funambulistic's picture


JohnG's picture

"Monica Hunsinger":

Please don't pollute this environment with ads for fraudulent term-paper-writing services.

doak's picture Mark O'Brien and the rest of the folk at Rogue Audio.
This review along with the pic of the ST 100's innards tell the story.
Their Stereo 100 is a HUGE amount of super-high quality amp for the bucks.
They just keep on whacking them out of the park.

avanti1960's picture

Rogue Audio RP5 preamp, Sony HAP-Z1ES digital player feeding Joseph Audio Pulsar speakers. This was ~ 3 years ago.
It is still quite literally the best sounding system these well traveled ears have heard. Absolute magic. Well done Rogue Audio and Stereophile!

tonykaz's picture

Rogue is made by people that answer the dam phone and sleep in Pennsylvania.

They seem to make nice Audio Gear and support their Customers.

They're able to hold on to Dealers for many years.

Looks, to me, like a worthy Company.

Thanks for taking the time on this one.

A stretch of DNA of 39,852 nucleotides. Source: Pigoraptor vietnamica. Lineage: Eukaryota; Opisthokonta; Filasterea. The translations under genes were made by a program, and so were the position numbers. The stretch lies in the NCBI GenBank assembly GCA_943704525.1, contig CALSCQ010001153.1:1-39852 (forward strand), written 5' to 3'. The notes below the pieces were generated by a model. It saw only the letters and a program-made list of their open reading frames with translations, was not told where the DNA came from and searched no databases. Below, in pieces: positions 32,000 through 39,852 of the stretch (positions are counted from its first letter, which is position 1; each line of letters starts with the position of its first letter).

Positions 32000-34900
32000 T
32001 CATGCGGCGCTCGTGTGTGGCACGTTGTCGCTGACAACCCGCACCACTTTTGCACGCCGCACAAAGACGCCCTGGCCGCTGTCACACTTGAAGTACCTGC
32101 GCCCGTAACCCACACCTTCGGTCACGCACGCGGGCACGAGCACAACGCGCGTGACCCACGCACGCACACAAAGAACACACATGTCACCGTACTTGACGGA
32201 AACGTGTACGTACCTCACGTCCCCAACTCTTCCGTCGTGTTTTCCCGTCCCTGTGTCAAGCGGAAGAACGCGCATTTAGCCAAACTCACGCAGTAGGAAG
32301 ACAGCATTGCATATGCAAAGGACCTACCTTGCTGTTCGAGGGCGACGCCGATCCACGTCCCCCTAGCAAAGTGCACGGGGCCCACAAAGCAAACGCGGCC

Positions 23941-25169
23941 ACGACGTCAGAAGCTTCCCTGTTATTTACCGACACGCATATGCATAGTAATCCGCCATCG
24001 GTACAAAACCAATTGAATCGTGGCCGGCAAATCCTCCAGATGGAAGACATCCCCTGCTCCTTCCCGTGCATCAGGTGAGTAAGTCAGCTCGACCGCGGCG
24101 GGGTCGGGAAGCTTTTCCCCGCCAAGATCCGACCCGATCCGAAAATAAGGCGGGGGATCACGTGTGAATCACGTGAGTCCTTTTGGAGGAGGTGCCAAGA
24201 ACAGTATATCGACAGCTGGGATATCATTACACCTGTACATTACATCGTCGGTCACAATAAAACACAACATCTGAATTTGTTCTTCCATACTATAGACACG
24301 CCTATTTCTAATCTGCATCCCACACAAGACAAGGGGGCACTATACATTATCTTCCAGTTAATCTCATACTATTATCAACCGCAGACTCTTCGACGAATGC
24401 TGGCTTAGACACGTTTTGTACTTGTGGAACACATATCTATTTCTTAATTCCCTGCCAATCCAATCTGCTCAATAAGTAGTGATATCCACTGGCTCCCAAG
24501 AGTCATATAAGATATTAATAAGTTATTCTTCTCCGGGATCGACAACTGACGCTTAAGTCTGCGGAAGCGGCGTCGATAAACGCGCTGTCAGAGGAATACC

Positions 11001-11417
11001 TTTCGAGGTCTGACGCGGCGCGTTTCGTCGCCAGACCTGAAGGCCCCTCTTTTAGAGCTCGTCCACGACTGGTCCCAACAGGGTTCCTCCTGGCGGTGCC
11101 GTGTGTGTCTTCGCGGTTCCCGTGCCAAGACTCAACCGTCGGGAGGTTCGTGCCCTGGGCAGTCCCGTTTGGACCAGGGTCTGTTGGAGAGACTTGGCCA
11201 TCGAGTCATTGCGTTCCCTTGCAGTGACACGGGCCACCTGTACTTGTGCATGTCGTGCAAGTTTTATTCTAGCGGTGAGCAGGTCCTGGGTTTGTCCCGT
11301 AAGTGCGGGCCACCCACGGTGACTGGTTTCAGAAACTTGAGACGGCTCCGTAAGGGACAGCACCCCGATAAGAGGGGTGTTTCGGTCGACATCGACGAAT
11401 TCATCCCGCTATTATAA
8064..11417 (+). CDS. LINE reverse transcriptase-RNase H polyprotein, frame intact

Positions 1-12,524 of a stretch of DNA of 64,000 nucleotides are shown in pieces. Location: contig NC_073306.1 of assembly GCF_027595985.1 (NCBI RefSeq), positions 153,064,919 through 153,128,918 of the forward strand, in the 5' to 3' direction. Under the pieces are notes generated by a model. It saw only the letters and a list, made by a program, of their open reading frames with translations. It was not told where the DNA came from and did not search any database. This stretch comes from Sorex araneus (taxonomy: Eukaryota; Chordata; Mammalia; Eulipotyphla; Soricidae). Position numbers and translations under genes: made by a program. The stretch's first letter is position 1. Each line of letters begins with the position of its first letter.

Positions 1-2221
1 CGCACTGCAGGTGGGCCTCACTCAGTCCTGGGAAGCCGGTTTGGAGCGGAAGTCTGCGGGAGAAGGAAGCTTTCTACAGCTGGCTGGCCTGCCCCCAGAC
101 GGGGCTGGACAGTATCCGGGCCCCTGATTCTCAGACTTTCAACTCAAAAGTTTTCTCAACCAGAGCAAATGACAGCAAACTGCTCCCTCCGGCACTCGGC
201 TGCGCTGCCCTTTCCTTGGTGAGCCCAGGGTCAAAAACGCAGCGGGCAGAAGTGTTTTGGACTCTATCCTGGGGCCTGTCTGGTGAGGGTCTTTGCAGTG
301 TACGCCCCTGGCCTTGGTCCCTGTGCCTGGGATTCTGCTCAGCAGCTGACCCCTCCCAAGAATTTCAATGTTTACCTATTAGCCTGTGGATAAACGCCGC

Tony in Michigan

ps. they even make an Audiophile Class D for Future thinking Solar Power People.

frankpic's picture

Great article - I have owned this amp for close to a year now. With all of the very expensive amplifier choices out there I am thankful that Rogue Audio considers price as a key factor. This amplifier is so good and competes well with amplifiers costing so much more. What a deal that flies in the face of escalating audiophile prices. The amp is built very well, dead quiet, delicate and powerful with wide soundstage, 3-D imaging and most importantly it conveys music with the body and size of the recording.

Bogolu Haranath's picture

Herb should be reviewing 'modern take' JBL L-100 speakers ($4,000) ASAP, to go with this amp :-) ............

Herb Reichert's picture

to the Harman store to audition the L-100s now......


Doctor Fine's picture

This is getting weird.
First I complained five years ago to Mikey that the Technics direct drive turntables were being deliberately ignored...and NOW Herb says the same thing about direct drive being (wow-finally!) a GOOD thing.
Then I found BBC monitors and specifically Harbeth Monitor 30s.
So did HERB.
Then I bought a stereo 100 watt Rogue amp (Cronus Magnum II).
So did Herb.
Are you guys FOLLOWING me?
Just weird.
By the way Herb your writing is more entertaining than a monkey driving a Ferrari.
Take that anyway you want.
I meant it as a compliment.
Great review.

Herb Reichert's picture

When JA posted my first Stereophile review, a reader commented, "Oh great, you finally found a worse writer than Cory Greenberg!" I was very flattered. Likewise with your compliment.

Thank you for taking the time to watch me try to reach the clutch peddle.

happy 2019